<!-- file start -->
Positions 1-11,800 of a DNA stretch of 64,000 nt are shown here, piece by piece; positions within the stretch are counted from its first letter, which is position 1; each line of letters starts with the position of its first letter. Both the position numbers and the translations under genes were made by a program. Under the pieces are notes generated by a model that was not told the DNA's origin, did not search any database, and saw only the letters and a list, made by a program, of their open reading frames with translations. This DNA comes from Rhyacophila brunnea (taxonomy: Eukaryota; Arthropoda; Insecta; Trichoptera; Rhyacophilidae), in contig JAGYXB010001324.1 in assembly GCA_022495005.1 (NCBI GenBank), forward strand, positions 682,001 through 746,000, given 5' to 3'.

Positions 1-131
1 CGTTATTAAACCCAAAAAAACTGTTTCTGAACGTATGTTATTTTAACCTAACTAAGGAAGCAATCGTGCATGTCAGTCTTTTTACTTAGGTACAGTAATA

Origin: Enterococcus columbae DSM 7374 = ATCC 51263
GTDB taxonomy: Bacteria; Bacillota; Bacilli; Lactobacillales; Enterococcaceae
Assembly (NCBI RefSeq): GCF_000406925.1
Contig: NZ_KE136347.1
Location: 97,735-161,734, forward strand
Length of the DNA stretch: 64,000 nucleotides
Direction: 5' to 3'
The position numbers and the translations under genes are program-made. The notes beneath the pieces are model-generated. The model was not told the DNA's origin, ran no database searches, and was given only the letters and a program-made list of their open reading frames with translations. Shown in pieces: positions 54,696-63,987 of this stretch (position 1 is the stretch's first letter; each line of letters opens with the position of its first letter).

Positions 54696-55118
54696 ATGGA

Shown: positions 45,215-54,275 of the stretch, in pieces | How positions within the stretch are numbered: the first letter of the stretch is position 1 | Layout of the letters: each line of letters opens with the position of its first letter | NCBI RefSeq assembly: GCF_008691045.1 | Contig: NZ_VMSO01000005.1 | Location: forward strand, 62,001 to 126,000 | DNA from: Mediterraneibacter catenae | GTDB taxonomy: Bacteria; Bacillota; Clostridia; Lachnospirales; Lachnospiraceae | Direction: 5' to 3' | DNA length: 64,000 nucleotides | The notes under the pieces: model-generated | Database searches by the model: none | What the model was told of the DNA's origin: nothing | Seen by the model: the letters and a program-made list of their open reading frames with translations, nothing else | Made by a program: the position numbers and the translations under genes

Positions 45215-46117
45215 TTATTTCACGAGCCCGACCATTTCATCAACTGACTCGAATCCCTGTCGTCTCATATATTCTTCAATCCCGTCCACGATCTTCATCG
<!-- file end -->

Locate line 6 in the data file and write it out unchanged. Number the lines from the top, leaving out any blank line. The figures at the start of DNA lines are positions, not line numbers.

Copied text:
Assembly (NCBI RefSeq): GCF_000406925.1